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Every label tells a story


By

POSTED: Thursday, March 12, 2009

Craig Callaway lived on the mainland most of his life but considers himself kamaaina at heart, having spent his childhood on Kauai and Oahu. He didn't exactly have a say in the matter when his father, a weatherman, moved the family to Winslow, Ariz., when Craig was about 9 years old.

               

     

 


        Hawaii Unbuttoned
        www.hawaiiunbuttoned.com

 

       

“;I was comfortable in aloha shirts, not cowboy shirts,”; said Callaway, whose memories are still tied to certain prints and styles of shirts from his childhood. “;I remember the race with Alaska to be the 49th state. There was a 49th State Bakery, and there were shirts that clearly had No. 49 right on it.”;

And he paid the most, $300, for an 'Iolani shirt “;that depicts very accurately Waimea Canyon on Kauai. I had to have that. I have it framed.”;

Callaway, 65, is the author of “;Hawai'i Unbuttoned: A Practical Guide to Buying and Selling True-Vintage Hawaiian Shirts.”;

The book is not about glossy shirt photos, but gets into the kind of details collectors need to date their finds. The book's pictorial guide to manufacturer's labels spans nearly 80 years, with much of the information gleaned firsthand from insiders who played a big part in the company's histories. They include Camille Shaheen-Tunberg, daughter of the late Alfred Shaheen; Tim McCullough, son of Reyn Spooner founder Reyn McCullough; Pua Rochlen, president of Surf Line Hawaii and son of its founder, Dave Rochlen; and Dale Hope, known for his longtime affiliation with the Kahala brand, and author of “;The Aloha Shirt: Spirit of the Islands,”; which Callaway considers the bible of Hawaiian shirts.

Callaway, who lives in Oregon, spent 2 1/2 years working on the book, which he created mostly for himself after making a few mistakes when purchasing vintage shirts online. There he found many sellers to be “;IOW—ignorant or worse.”;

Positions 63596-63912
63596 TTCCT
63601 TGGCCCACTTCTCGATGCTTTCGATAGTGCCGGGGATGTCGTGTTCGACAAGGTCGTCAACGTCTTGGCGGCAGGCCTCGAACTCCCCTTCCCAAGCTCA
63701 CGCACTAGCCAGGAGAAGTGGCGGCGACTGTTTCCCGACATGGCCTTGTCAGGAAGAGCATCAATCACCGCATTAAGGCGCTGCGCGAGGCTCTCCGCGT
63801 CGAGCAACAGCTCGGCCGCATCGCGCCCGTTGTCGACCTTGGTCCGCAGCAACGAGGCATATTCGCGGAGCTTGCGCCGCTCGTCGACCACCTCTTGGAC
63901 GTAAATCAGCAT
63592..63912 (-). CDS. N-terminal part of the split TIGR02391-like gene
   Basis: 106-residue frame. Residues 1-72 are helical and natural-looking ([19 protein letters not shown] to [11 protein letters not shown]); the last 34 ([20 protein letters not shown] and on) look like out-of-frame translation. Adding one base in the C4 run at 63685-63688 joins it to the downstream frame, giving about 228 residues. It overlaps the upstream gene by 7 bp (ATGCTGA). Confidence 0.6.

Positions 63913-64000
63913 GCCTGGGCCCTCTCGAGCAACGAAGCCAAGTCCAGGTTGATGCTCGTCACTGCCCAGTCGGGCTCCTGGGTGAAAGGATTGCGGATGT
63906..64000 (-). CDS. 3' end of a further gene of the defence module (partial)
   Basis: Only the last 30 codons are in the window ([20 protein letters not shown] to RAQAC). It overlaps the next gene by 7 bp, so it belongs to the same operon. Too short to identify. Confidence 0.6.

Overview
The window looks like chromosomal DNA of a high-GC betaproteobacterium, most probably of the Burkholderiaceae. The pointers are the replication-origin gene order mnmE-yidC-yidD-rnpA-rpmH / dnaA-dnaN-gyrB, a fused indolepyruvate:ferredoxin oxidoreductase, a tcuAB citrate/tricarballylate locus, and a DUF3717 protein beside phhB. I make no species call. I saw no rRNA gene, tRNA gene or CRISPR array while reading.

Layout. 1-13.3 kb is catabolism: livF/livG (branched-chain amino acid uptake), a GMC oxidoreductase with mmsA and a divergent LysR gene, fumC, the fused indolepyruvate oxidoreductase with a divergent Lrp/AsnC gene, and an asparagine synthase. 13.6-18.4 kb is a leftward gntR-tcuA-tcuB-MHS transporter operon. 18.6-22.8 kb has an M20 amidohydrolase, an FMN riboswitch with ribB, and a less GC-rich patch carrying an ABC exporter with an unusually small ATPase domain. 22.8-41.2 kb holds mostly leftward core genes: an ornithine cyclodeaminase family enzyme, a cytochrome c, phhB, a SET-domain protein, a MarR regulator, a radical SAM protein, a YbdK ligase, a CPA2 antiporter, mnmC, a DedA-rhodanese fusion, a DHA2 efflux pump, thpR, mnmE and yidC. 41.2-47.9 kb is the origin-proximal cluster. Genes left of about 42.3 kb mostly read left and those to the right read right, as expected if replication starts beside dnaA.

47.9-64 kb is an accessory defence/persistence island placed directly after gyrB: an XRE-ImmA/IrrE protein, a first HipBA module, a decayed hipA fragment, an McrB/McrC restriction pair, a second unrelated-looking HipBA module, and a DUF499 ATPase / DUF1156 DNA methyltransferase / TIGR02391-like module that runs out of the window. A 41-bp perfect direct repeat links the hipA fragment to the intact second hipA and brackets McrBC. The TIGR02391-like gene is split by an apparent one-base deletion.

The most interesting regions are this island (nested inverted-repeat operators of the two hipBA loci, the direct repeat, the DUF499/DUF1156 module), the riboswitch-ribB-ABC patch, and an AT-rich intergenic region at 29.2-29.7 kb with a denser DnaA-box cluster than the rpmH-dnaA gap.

In one case he found a buyer advertising a vintage 1950s Aliiolani Casuals aloha shirt. It didn't take him long to find information about the company, started in 1972, elsewhere online.

“;I was reading a lot of books where there were hundreds of shirts to drool over, but the one thing that was missing was a buyer's guide.”;

He realized he had to speak with experts, and Hope came to mind.

“;I wondered if he would talk to me or if he would consider my project to be in competition with his,”; Callaway said. “;I got his phone number, and talk about spirit of aloha. He said, 'That's a good idea,' and offered to help any way he could. A lot of times he was up at 5 a.m. Hawaii time, going over rough drafts with me.”;

Callaway also got help from Robert Hayes, a Tucson, Ariz., collector who has amassed a personal collection of more than 12,000 shirts, with an estimated 250,000 shirts passing through his hands over the years.

“;I think he has the world's largest collection. He just turned me loose in his storage area and let me photograph labels,”; Callaway said. “;He's like a walking encyclopedia. I could just point to a shirt, and he could tell me all about it.”;

The book goes into details about collar lengths, top-stitching, buttonholes and manufacturers' registered numbers, as well as anachronisms such as care labels in alleged 1940s shirts, a time when care labels didn't exist.

“;Hopefully I've done something that's useful and helpful,”; Callaway said.